Do You Want To Finish Your Degree Faster? Read This
[Photo credit: Angie♥Nan]
I'm obsessed with time management... better yet, I have a constant fear of wasting time. I must say that I have read enough self-help books and articles on the topic that I think I have seen all tricks. Therefore, I have come to the realization that I will never be 100% efficient. But for some of you out there hope is still alive.
Did you know that practicing good time management skills helps to manage stress? Actually it depends on your personality. While for some of you coming face to face with a 50-item To-Do list might give you high blood pressure, for others having a good grasp on the tasks at hand in the form of a nice spreadsheet, gantt chart, or notepad will give you a sense of relief and yoga-like calm, as though Nirvana embraced your whole cubicle and a voice whispered "Everything will be OK I'm here now". So as some of you made the transition from undergraduate to graduate work, or you are just trying to finish up your thesis, or even better you right in the middle and think you have all the time in the world, here some time management strategies that worked for me over the past few years.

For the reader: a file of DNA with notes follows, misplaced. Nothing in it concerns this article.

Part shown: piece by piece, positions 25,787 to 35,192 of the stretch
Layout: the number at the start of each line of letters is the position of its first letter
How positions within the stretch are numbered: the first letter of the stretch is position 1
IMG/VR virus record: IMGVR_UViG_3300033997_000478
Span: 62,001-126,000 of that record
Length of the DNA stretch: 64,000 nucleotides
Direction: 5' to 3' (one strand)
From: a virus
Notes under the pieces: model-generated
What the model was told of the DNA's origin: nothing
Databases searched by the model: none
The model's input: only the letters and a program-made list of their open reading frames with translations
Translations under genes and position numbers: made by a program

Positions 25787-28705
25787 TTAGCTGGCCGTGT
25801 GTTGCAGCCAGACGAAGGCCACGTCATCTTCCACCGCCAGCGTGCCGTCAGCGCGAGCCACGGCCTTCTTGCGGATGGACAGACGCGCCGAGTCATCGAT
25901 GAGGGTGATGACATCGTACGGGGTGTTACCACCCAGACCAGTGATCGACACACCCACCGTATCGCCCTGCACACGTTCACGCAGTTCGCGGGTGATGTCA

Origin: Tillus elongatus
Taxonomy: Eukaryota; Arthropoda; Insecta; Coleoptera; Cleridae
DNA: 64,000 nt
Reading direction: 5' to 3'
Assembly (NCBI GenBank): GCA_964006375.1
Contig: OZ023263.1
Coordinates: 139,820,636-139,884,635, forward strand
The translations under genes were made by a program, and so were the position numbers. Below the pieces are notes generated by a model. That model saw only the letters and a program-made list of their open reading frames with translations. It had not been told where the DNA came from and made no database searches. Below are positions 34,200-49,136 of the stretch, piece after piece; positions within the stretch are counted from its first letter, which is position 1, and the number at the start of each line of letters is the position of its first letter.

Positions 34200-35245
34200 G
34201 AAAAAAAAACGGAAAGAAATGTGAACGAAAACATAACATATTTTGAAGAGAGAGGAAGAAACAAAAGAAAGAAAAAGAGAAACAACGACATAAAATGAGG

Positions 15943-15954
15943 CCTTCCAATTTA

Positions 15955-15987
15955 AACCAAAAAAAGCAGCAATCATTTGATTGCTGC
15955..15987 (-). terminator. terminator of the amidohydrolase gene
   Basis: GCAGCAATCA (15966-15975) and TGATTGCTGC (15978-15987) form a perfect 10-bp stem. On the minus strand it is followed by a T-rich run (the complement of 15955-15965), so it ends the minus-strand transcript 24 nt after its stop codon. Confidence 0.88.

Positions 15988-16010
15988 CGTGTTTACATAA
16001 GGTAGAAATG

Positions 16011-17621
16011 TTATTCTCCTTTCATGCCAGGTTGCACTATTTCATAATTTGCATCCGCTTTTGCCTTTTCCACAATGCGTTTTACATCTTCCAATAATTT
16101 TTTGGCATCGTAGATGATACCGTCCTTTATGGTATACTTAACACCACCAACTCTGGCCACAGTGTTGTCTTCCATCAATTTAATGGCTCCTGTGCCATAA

Get organized! Duh?! Spending time looking for stuff it's a huge time waster. Get a paper reference manager, or stack all your papers neatly in dividers. If you want to get fancy, divide your course material, papers, thesis ideas by date, topic, category, etc...
Create To-Do Lists. I'm the master of To-Do lists. Get the tools that you need, whatever they are and stick to them. Late professor Randy Pausch remains my idol in this area. Search for his talk called "Time management", it will open your eyes and you'll learn some fancy techniques on how to prioritize your time and to-do lists.
Remove distractions. It's hard to stay away from your favourite website or RSS feed. I recommend some automatic blocking program. There are plenty out there that will act as your watchdog and block all your favourite websites and chatting applications.
Take breaks! You don't want to burn out, remember you always want re-energize your brain. Plus where is the fun if sometimes you don't stop and smell the roses or the Petri dishes.
Track your time. This simple exercise will tell you exactly where you wasted most of your time and when you had the most progress. A hybrid form of this is something that I've been doing since the Maters; I keep a "research diary", nothing fancy, just a text file that I try to update daily by adding 2/3 lines of what I've done. I'm able to track my research progress over time, and when I feel as though I've been lacking in productivity it reminds me that I've actually done some work.
Got any tips? Don't be stingy share it with us in the comment section!